The logical inconsistency is idiotic, and most career noncommissioned officers turn a blind eye to underage drinking (though it does sometime lead to the clandestine binge drinking seen on college campuses - military barracks are pretty similar to college dorms). However, there are always some martinets than can be relied upon to pursue the "problem" of underage drinking with the zeal of Torquemada, thus forcing their NCOs to "discipline" their troops and ruin their careers over a non-problem. It's idiotic and bad for discipline and morale.

  • Warty||

    I'm dense, so I can't tell: is Juanita for real or a joke?

  • ||

    Best case the legal drinking age is reduced to 18.

    But as far as compromises go, you could do worse than issuing drinking licenses to 18-21 year olds. Yeah, I know I know, ANOTHER license? I'm one of those libertarians that doesn't really care that much about gun or drivers licenses.

    I'd rather see drinking licenses than ouright prohibition for the 18-21 year old set.

    Again, I'd rather this were not needed. But from a pratical perspective I think you could win over a lot of people with a licensing scheme.

    http://www.chooseresponsibility.org/license

  • ||

    I have no doubt that making alcohol illegal for under 21 year olds reduces drinking by under 21 year olds; totally prohibiting alcohol also reduced consumption.

    While prohibitions reduce casual/social/harmless use, they probably don't appreciably reduce abuse at all, and may in fact increase it by wiring in bad habits like binge drinking and giving incentives to develop drugs like crack.

    is Juanita for real or a joke?

    Juanita represents the very pinnacle of the troll/satire art form. "She" keeps it just 1 mm on the satire side of the line, and never drops out of character. Truly, I applaud "her" work in this area.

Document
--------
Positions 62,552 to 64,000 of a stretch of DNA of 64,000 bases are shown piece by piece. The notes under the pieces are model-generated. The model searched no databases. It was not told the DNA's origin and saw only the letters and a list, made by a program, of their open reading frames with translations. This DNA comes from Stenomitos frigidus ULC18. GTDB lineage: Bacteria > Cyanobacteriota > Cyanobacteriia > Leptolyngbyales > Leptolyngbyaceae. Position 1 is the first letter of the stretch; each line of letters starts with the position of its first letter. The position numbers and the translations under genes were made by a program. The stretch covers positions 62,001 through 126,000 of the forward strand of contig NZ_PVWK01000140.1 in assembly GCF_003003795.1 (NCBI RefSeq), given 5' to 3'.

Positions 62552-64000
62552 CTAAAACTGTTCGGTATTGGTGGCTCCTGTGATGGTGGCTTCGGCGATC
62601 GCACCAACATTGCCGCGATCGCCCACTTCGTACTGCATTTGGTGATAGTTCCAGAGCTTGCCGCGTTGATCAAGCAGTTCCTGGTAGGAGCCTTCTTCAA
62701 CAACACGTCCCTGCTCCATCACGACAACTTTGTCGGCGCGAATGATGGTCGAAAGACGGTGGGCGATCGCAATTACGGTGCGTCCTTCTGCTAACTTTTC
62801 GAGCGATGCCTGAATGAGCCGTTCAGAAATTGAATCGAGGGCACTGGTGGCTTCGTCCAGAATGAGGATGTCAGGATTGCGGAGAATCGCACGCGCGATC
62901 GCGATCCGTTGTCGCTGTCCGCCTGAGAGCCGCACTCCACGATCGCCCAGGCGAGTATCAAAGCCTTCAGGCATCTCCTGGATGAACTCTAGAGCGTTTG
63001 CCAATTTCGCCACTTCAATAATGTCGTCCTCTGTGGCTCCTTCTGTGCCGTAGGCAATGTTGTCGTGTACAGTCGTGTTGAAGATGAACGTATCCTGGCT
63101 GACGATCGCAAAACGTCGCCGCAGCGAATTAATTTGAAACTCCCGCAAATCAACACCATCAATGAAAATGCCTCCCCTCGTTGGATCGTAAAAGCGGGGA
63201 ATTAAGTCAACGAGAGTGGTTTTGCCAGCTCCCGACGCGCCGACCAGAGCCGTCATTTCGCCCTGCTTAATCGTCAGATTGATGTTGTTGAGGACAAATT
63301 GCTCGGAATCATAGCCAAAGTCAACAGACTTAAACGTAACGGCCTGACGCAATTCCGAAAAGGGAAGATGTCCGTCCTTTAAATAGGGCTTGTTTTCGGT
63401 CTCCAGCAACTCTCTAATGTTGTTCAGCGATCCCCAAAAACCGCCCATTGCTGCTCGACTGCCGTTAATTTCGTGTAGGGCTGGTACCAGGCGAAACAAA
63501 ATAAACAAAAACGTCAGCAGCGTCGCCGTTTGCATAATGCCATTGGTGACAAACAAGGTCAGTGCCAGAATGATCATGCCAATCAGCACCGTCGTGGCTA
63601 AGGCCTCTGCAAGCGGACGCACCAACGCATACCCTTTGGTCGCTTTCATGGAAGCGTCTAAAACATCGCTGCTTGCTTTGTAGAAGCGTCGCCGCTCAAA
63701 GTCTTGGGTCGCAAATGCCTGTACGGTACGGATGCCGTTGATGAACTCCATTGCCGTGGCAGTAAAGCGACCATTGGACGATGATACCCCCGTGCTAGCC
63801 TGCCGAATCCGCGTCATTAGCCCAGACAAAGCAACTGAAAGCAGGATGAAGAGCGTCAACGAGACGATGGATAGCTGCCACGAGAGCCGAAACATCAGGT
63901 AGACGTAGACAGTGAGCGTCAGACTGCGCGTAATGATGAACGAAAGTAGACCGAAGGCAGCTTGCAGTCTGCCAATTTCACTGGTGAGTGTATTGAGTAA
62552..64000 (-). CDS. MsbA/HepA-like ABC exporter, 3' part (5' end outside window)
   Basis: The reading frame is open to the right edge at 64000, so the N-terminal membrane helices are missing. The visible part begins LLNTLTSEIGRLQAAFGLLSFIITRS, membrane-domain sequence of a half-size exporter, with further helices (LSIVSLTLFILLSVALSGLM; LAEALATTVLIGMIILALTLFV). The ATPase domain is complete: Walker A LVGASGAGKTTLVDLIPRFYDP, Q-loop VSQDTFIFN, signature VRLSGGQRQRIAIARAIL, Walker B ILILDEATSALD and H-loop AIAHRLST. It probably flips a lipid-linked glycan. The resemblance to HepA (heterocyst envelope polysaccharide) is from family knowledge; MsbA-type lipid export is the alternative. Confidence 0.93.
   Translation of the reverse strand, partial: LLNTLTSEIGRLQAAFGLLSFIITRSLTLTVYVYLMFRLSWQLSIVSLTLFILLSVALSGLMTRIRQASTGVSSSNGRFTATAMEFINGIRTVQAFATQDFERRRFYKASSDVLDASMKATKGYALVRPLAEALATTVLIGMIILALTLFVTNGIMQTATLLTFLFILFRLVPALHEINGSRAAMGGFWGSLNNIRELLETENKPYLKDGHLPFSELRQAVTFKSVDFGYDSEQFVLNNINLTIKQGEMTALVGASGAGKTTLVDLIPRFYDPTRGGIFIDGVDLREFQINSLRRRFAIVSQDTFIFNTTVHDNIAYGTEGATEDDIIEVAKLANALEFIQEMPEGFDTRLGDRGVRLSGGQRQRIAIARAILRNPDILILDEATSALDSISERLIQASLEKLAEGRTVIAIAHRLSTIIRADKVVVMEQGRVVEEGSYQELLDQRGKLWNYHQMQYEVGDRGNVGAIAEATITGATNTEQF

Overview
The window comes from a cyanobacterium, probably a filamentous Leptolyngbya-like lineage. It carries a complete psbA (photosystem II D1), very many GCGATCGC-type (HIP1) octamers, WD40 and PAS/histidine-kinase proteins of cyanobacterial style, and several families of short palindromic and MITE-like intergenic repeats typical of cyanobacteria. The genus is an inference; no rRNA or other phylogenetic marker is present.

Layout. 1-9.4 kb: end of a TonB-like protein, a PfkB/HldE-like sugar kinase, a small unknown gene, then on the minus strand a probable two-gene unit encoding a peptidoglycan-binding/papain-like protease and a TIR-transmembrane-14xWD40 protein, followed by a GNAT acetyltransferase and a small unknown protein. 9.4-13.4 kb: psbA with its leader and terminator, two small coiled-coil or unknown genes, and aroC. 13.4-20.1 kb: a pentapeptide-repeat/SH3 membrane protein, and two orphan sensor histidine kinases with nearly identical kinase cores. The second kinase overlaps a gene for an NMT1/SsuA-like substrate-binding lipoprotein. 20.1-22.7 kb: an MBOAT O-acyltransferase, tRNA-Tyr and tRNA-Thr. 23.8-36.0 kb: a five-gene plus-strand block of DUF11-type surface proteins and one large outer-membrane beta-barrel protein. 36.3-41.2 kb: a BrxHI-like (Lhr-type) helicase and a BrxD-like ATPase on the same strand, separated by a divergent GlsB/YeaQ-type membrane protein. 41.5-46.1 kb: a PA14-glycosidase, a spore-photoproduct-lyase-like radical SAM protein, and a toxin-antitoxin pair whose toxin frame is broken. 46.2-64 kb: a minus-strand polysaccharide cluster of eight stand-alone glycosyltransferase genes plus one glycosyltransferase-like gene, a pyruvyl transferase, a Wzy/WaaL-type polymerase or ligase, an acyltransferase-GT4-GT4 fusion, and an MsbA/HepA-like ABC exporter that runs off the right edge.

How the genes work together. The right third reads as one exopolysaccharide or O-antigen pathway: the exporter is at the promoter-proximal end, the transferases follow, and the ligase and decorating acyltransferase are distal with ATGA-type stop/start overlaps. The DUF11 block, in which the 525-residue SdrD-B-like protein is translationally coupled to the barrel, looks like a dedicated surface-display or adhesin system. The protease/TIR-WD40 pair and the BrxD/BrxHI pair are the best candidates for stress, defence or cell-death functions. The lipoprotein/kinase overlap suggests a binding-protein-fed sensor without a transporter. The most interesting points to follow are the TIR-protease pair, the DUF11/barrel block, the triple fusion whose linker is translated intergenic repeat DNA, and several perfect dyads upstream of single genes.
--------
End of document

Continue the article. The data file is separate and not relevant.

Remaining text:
• ||

    Just to be clear, the licensing would only apply to 18-21 year olds. I could see how this could then be used to push licensing to people over 21 years of age. That should be a concern, although mild. I would hope such a push would be met with anger or apathy by US citizens. Although I may be wrong.

  • Rhywun||

    "She" keeps it just 1 mm on the satire side of the line, and never drops out of character.



    Nicely put. I've long enjoyed her concise, pithy comments--and I'm always amused at people who fall for it.

  • Carolina Politics Online||

    Finally, a real movement building to lower the absurdly high drinking age to 18 where it should have been all along. Naturally, the Prohibition Nazis at MADD already have diarrhea in their pants over this and it's based on false assumptions. The United States has the highest minimum age for alcohol consumption than any other country in the world and we have one of the highest abuse rates for alcohol. Just like the so called "War on Drugs" which has been a complete waste of time and money, the U.S.A. throw away $58 billion a year on combating underrage drinking.